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Existence

Franz_Reynard
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1/2/2013 12:47:09 PM
Posted: 3 years ago
If something is comprised of atoms in the formation of a compound somatic cells do not recognize, and which does not reflect light, is immovable, and converts to the exact temperature of anything that touches it, does it exist?
phantom
Posts: 6,774
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1/2/2013 12:50:19 PM
Posted: 3 years ago
You already said it's something. That should answer your question.
"Music is a zen-like ecstatic state where you become the new man of the future, the Nietzschean merger of Apollo and Dionysus." Ray Manzarek (The Doors)
Franz_Reynard
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1/2/2013 12:51:35 PM
Posted: 3 years ago
At 1/2/2013 12:50:19 PM, phantom wrote:
You already said it's something. That should answer your question.

Well, a unicorn is something, too, but that doesn't exist, either. Well, not in terms of the contemporary interpretation of those who continue to discuss them.

Anyway, how could you prove it?
drafterman
Posts: 18,870
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1/2/2013 12:52:51 PM
Posted: 3 years ago
At 1/2/2013 12:51:35 PM, Franz_Reynard wrote:
At 1/2/2013 12:50:19 PM, phantom wrote:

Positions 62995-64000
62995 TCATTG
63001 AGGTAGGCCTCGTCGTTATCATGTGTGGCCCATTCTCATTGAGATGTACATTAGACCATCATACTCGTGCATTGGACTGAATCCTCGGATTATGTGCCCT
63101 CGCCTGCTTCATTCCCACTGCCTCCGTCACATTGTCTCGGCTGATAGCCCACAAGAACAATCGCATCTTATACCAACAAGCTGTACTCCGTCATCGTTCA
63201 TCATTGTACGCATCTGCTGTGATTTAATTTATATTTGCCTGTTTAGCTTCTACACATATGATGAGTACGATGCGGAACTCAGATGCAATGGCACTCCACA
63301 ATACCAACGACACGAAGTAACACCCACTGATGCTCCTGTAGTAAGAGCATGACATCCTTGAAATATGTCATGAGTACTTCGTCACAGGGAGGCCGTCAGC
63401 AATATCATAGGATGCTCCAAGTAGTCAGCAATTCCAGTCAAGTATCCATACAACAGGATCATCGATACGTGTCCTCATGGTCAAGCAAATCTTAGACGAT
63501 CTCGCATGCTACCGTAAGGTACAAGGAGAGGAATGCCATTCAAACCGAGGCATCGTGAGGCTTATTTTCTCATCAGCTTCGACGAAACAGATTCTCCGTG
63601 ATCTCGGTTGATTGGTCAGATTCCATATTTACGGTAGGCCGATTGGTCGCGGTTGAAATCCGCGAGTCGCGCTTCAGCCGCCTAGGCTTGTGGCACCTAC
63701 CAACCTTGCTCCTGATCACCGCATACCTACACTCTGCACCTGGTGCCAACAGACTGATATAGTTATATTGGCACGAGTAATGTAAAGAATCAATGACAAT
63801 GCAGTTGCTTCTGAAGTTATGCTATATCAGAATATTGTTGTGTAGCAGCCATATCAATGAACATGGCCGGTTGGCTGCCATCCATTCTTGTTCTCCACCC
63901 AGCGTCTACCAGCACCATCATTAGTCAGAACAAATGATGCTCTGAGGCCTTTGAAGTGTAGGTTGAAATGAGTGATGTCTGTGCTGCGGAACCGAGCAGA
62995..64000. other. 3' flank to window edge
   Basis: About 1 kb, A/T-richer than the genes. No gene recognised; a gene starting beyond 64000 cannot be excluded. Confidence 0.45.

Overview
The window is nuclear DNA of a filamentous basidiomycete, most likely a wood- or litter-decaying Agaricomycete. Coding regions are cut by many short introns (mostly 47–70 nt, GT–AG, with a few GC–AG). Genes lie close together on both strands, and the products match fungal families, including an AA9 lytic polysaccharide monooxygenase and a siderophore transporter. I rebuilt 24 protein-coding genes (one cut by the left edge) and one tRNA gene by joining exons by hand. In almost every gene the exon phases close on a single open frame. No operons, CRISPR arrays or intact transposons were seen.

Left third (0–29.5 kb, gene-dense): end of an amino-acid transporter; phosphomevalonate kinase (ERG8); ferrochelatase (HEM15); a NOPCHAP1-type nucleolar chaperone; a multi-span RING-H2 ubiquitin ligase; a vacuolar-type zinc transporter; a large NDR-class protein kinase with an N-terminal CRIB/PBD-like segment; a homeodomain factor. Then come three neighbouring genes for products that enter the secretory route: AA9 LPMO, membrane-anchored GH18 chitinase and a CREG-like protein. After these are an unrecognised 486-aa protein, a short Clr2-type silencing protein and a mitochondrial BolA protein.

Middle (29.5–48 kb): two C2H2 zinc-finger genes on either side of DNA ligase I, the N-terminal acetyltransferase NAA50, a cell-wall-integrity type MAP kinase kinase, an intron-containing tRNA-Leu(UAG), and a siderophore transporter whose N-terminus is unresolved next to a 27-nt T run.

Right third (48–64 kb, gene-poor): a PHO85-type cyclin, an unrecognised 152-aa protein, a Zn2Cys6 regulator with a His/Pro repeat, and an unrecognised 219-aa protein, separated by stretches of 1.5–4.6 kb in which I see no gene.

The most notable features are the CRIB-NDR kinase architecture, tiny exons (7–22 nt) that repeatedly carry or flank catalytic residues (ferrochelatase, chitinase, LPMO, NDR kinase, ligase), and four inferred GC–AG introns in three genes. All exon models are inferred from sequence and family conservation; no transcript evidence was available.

You already said it's something. That should answer your question.

Well, a unicorn is something, too, but that doesn't exist, either. Well, not in terms of the contemporary interpretation of those who continue to discuss them.

Anyway, how could you prove it?

Touch it.
Franz_Reynard
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1/2/2013 12:54:53 PM
Posted: 3 years ago
At 1/2/2013 12:52:51 PM, drafterman wrote:
At 1/2/2013 12:51:35 PM, Franz_Reynard wrote:
At 1/2/2013 12:50:19 PM, phantom wrote:
You already said it's something. That should answer your question.

Well, a unicorn is something, too, but that doesn't exist, either. Well, not in terms of the contemporary interpretation of those who continue to discuss them.

Anyway, how could you prove it?

Touch it.

Well, now that you have, it emits no vibrations and its temperature is undetectable, which means that your axons are unable to register it. Therefore, you don't even know for sure that you've touched it, much less that there's an "it" you've touched.

Now what?
phantom
Posts: 6,774
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1/2/2013 12:56:24 PM
Posted: 3 years ago
At 1/2/2013 12:51:35 PM, Franz_Reynard wrote:
At 1/2/2013 12:50:19 PM, phantom wrote:
You already said it's something. That should answer your question.

Well, a unicorn is something, too, but that doesn't exist, either. Well, not in terms of the contemporary interpretation of those who continue to discuss them.

Anyway, how could you prove it?

You already said it's comprised of something, and does a number of things. Hard to say that it doesn't exist.

I feel like there's probably a deeper point to this thread that you haven't yet stated